TV personality Dwight Drummond once had a dream he would be the next Michael Jordan.
Throughout his basketball years, he noticed his teammates, who were better than him, not making it to the NBA.
He realized he needed a backup plan.
Drummond shared this realization with youth at the Malvern Library last Thursday to help kick off Black History Month.
The story of his childhood in Toronto’s Jane and Finch neighbourhood and becoming a host on CBC News Toronto captured the attention of the students from Grades 7 to 12 at three Scarborough schools.
“The important message I think […] is just using education as a means to achieve your goals in life,” Drummond said.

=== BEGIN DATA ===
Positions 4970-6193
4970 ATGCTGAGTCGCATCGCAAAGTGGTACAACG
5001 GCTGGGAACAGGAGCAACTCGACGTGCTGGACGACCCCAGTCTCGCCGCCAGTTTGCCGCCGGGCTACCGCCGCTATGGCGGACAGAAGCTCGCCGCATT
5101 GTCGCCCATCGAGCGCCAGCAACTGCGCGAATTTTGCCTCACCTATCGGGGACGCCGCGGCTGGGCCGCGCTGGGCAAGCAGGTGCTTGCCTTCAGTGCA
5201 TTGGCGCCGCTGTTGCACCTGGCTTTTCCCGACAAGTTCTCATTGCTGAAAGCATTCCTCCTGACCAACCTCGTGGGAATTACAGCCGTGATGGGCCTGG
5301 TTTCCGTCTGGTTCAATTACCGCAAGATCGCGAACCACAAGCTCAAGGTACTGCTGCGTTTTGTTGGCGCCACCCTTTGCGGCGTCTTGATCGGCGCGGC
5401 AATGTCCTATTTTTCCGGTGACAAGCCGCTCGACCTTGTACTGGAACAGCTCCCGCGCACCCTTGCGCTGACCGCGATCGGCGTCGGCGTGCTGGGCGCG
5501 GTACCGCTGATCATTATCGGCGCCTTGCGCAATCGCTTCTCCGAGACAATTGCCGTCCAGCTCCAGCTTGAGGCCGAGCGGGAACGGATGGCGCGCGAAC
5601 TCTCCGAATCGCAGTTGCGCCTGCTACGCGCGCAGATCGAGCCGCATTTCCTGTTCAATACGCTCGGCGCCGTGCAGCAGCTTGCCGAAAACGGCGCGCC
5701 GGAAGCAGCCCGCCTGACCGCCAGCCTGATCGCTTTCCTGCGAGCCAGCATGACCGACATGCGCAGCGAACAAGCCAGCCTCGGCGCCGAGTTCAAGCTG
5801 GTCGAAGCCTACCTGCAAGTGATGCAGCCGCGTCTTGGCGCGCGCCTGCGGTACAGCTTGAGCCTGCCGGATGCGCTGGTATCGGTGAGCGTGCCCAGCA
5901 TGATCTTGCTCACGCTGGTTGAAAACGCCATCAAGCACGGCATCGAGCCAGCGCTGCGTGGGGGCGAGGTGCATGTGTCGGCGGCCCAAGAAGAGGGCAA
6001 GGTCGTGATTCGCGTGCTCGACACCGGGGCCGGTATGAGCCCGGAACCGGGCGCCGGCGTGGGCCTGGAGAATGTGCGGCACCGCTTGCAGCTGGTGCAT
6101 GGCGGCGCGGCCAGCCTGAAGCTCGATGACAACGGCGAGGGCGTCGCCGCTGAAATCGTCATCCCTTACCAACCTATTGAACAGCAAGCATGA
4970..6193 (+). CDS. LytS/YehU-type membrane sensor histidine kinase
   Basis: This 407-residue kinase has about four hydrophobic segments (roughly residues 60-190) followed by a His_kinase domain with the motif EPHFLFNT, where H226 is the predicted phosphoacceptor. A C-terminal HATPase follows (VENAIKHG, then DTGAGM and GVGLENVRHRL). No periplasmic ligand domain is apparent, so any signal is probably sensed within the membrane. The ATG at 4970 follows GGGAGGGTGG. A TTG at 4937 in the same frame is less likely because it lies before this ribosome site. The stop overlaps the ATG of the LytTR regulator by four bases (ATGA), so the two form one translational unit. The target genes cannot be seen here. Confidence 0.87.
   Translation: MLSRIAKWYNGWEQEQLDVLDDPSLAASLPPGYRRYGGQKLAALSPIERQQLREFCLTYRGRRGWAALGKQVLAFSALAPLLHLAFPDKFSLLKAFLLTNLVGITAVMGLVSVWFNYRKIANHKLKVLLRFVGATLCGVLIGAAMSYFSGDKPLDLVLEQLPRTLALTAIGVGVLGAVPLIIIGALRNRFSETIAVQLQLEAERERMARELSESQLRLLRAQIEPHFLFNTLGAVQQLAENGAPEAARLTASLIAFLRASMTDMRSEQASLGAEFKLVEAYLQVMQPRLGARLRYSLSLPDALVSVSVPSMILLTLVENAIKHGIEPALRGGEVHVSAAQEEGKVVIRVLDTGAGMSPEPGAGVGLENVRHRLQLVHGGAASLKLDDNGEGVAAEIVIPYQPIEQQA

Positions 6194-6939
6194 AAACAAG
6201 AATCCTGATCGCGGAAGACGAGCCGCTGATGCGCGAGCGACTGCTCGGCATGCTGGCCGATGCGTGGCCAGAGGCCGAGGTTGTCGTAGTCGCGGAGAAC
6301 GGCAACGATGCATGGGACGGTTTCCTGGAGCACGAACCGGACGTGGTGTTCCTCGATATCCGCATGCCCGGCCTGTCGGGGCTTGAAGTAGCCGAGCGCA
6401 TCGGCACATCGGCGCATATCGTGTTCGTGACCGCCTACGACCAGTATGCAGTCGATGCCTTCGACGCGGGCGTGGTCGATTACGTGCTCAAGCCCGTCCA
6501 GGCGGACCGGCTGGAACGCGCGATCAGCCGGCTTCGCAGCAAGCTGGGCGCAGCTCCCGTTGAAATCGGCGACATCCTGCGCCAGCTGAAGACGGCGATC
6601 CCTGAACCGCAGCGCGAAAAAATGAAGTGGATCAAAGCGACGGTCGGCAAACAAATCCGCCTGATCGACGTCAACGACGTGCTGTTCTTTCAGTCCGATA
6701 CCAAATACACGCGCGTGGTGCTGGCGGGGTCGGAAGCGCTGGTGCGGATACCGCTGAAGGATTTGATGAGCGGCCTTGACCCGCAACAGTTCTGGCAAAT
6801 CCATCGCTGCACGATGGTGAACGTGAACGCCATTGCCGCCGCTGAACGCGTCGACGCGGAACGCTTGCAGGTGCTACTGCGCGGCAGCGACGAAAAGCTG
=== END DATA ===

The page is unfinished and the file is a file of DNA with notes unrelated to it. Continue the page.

Between his jokes, he talked about growing up with people who got in trouble with the law and later ended up in jail.
“I think that when you hear about the dropout rate, especially with, you know, young men that look like me, it’s very disconcerting,” Drummond said.
He spoke of the need to do whatever it takes to motivate students and explain to them how important education is and the disadvantage of dropping out.
“It is tougher,” he said. “It doesn’t mean you’re not going to make it, but it is much harder.”
When Drummond was young, his desire to be a professional basketball player meant he felt no need to worry about his marks, he said.
But he did have a Plan B.
Adele Lamphier, a youth services specialist at the Malvern Library, said she thought the most important message students would take away from the speech is to remember to be themselves.
Drummond ended the speech on a motivating note, echoing Lamphier’s thoughts.
“Education is there, it’s available,” he said. “Let’s take advantage of it because you can use it to succeed.”